When I went to China on a private visit in 2008, Helen Clark sent me a text message telling me on no account to leave my cellphone or computer unattended. Over the last few years I noticed baskets in Ministers’ offices for visitors and officials to deposit their cellphones before they went in to see the Minister. A fascinating tale of systematic phone hacking unfolding in Britain indicates that Helen and her Ministers may have had reason to be careful.
The Murdoch tabloid News of the World systematically invaded the lives of princes, politicians, pop-stars, and subsequent lawsuits have revealed an unhealthy relationship between press, police and politicians of the right. Andy Coulson resigned as editor of News of the World when the story first broke, became David Cameron’s comms adviser, and has now resigned from that position as more was revealed. Evasion, criminality and cover-up are all involved. Guy Rundle writes it up at crikey.com.au here; I’ve quoted it in full as its a good summary.
The flat feet of the Plod crept a little closer to the centre of News Corp in the UK this week, as two employees from News of the World were arrested by police, as a renewed investigation into the News Corp’s phone-hacking scandal gathered pace.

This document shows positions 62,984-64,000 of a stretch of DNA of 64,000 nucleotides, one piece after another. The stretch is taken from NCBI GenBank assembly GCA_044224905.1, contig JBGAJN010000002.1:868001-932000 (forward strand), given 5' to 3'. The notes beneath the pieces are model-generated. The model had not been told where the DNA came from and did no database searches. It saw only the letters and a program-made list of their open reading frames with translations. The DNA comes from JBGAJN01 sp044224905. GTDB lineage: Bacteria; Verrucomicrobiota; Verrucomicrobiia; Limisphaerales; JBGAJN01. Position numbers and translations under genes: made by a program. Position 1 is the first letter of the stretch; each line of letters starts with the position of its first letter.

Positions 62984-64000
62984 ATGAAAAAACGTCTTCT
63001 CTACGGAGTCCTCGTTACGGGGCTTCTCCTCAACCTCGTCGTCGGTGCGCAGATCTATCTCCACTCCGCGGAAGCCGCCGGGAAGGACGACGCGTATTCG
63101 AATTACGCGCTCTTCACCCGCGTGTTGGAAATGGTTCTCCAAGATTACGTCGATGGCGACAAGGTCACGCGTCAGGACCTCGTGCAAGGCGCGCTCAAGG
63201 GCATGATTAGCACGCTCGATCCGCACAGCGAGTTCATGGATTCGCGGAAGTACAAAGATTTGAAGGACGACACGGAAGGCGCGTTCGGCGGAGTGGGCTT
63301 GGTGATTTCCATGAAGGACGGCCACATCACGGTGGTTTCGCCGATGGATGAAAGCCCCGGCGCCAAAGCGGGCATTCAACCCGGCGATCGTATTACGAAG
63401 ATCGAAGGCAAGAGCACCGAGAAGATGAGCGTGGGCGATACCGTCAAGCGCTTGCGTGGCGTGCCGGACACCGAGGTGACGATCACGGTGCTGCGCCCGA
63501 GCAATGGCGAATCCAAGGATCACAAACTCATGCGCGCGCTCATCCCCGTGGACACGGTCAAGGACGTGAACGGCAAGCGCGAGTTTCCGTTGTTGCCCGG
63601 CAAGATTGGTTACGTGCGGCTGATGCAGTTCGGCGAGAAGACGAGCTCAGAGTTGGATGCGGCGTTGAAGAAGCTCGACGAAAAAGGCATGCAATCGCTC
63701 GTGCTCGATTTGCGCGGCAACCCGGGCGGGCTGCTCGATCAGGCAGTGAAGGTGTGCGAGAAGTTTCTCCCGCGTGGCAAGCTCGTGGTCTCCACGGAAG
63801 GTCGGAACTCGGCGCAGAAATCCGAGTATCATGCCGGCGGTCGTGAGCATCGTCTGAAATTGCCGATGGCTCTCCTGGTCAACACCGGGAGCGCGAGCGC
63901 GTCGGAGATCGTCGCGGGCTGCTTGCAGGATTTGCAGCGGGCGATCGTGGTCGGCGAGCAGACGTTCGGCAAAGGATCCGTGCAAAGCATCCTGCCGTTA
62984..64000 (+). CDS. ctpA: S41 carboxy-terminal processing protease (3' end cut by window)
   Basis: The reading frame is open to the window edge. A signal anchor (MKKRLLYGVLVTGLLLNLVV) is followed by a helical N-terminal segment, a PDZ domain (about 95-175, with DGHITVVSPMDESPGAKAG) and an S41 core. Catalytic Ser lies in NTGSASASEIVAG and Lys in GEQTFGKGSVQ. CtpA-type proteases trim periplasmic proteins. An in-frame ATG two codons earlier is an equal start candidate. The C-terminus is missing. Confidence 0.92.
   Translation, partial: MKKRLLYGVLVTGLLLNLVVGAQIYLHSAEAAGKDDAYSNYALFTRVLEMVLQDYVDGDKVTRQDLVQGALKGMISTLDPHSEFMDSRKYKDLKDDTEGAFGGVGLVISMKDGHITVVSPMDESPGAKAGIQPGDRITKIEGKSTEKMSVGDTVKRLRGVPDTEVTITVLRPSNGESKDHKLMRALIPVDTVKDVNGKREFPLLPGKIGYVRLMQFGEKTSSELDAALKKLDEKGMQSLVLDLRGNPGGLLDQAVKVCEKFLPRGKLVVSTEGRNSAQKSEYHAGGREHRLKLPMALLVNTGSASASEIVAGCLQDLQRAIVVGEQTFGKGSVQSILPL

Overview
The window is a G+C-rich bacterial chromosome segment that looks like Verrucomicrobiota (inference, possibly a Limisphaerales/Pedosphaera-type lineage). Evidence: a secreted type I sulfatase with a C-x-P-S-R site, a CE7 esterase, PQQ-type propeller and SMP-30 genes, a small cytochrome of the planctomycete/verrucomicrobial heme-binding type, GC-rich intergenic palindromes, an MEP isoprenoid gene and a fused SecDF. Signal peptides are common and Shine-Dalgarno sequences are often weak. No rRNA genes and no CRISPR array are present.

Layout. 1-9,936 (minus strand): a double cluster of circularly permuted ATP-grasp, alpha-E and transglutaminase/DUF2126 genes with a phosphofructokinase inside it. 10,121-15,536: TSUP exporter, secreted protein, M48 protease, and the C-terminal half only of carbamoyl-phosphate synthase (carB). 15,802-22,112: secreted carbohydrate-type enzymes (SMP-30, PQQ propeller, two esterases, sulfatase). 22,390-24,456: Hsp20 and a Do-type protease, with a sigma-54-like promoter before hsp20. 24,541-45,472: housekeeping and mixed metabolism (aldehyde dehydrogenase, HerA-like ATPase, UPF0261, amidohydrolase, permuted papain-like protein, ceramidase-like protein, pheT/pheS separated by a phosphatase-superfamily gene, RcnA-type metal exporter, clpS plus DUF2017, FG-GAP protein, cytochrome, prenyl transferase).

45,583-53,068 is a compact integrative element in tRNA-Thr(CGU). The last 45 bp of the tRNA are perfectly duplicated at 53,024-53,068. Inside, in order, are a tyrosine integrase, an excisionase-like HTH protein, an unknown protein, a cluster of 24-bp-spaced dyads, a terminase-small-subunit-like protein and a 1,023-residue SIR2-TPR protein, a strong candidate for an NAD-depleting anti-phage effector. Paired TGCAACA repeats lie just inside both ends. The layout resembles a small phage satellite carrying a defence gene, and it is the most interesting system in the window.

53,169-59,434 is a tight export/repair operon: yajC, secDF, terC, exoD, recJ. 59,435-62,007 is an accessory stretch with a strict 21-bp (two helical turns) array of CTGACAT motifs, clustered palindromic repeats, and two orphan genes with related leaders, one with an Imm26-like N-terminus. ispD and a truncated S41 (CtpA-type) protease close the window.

Former assistant editor Ian Edmondson and current chief reporter Neville Thurlbeck turned themselves in to police two days ago. Their homes and offices were then searched.
The byzantinely complex hacking scandal began in 2005, when royal reporter Clive Goodman published breathless exclusives based on “contacts” about Prince William getting free use of a TV editing suite. When Wills tried to work out the contact, the tech-savvy TV producer involved realised his phone had been hacked.
Further investigations led to Goodman being charged and ultimately jailed for phone hacking, together with Glenn Mulcaire, a detective-cum-fixer who did the actual hacking.
Goodman said he acted alone, and News of the World editor Andy Coulson resigned for having missed “a rotten egg” — and immediately became comms director for David Cameron.